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Lowpass IIR Filter Design in Simulink

This example shows how to design classic lowpass IIR filters in Simulink®.

The example first presents filter design using filterBuilder. The critical parameter in this design is the cutoff frequency, the frequency at which filter power decays to half (-3 dB) the nominal passband value. The example shows how to replace a Butterworth design with either a Chebyshev or elliptic filter of the same order and obtain a steeper roll-off at the expense of some ripple in the passband and/or stopband of the filter. The example also explores minimum-order designs.

The example then shows how to design and use lowpass filters in Simulink using the interface available from the Lowpass Filter block.

Finally, the example showcases the Variable Bandwidth IIR Filter, which enables you to change the filter cutoff frequency at run time.


filterBuilder starts user interface for building filters. filterBuilder uses a specification-centered approach to find the best algorithm for the desired response. It also enables you to create a Simulink block from the specified design.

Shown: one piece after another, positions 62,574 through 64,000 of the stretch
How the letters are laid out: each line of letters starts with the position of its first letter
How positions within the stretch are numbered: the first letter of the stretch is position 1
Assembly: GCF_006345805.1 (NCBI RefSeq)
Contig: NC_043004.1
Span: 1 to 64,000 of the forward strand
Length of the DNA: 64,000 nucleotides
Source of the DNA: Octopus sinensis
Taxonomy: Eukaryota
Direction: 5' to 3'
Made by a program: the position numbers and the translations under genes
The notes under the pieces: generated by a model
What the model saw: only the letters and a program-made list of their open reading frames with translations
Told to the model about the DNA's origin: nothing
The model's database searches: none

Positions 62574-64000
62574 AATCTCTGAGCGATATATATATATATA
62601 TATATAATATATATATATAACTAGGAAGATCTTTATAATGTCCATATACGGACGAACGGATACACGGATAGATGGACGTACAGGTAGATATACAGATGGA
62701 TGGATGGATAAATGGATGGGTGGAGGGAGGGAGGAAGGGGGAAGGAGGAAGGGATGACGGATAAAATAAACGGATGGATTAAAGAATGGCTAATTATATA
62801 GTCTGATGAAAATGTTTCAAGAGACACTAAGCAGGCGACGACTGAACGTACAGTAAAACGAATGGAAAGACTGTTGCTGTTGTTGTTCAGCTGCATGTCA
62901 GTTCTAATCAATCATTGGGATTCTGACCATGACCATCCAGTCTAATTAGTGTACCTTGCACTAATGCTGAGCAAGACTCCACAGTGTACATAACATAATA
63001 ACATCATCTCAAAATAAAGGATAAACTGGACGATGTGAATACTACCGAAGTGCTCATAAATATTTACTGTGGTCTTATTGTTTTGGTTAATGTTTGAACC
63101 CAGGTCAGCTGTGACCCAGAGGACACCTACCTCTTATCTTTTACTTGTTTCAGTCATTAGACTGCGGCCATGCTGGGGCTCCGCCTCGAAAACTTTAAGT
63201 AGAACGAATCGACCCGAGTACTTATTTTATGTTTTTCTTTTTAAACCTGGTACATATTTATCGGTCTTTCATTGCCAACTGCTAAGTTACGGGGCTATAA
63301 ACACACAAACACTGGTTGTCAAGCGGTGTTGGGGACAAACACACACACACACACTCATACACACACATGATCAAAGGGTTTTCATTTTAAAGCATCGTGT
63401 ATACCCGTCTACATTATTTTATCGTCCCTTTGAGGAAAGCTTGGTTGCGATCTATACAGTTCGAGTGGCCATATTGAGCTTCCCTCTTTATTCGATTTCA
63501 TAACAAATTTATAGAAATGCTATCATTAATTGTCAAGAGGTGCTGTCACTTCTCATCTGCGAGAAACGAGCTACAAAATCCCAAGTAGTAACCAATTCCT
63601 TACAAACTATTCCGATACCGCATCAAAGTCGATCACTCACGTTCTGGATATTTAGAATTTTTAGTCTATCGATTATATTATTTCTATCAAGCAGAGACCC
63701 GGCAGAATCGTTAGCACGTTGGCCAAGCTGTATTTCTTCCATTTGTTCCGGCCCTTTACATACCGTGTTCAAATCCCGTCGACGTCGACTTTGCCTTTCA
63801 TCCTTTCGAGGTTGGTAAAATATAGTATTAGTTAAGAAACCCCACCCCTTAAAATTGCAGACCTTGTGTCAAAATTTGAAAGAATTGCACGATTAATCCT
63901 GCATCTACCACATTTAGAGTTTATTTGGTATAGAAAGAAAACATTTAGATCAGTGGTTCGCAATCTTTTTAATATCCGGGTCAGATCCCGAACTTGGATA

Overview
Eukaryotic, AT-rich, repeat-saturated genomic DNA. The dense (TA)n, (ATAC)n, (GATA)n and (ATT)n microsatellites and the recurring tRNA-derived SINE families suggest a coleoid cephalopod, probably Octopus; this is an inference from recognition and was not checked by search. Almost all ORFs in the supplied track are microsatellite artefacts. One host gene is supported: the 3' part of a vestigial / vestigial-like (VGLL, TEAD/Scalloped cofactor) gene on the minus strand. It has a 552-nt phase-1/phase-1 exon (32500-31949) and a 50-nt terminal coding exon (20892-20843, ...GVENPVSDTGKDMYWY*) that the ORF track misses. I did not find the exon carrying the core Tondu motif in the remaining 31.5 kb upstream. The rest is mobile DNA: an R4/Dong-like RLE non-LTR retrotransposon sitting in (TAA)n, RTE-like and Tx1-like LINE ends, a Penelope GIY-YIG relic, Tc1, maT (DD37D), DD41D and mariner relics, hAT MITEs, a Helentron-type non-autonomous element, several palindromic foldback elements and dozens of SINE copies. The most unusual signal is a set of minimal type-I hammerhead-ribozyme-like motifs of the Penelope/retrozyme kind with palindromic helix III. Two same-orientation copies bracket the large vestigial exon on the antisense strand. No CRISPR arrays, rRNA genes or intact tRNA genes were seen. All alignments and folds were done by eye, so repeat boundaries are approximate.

To start designing IIR lowpass filter blocks using filterBuilder, execute the command filterBuilder('lp'). A Lowpass Design dialog box opens.

Butterworth Filter

Design an eighth order Butterworth lowpass filter with a cutoff frequency of 5 kHz, assuming a sample rate of 44.1 KHz.

Set the Impulse response to IIR, the Order mode to Specify, and the Order to 8. To specify the cutoff frequency, set Frequency constraints to Half power (3 dB) frequency. To specify the frequencies in Hz, set Frequency units to Hz, Input sample rate to 44100, and Half power (3 dB) frequency to 5000. Set the Design method to Butterworth.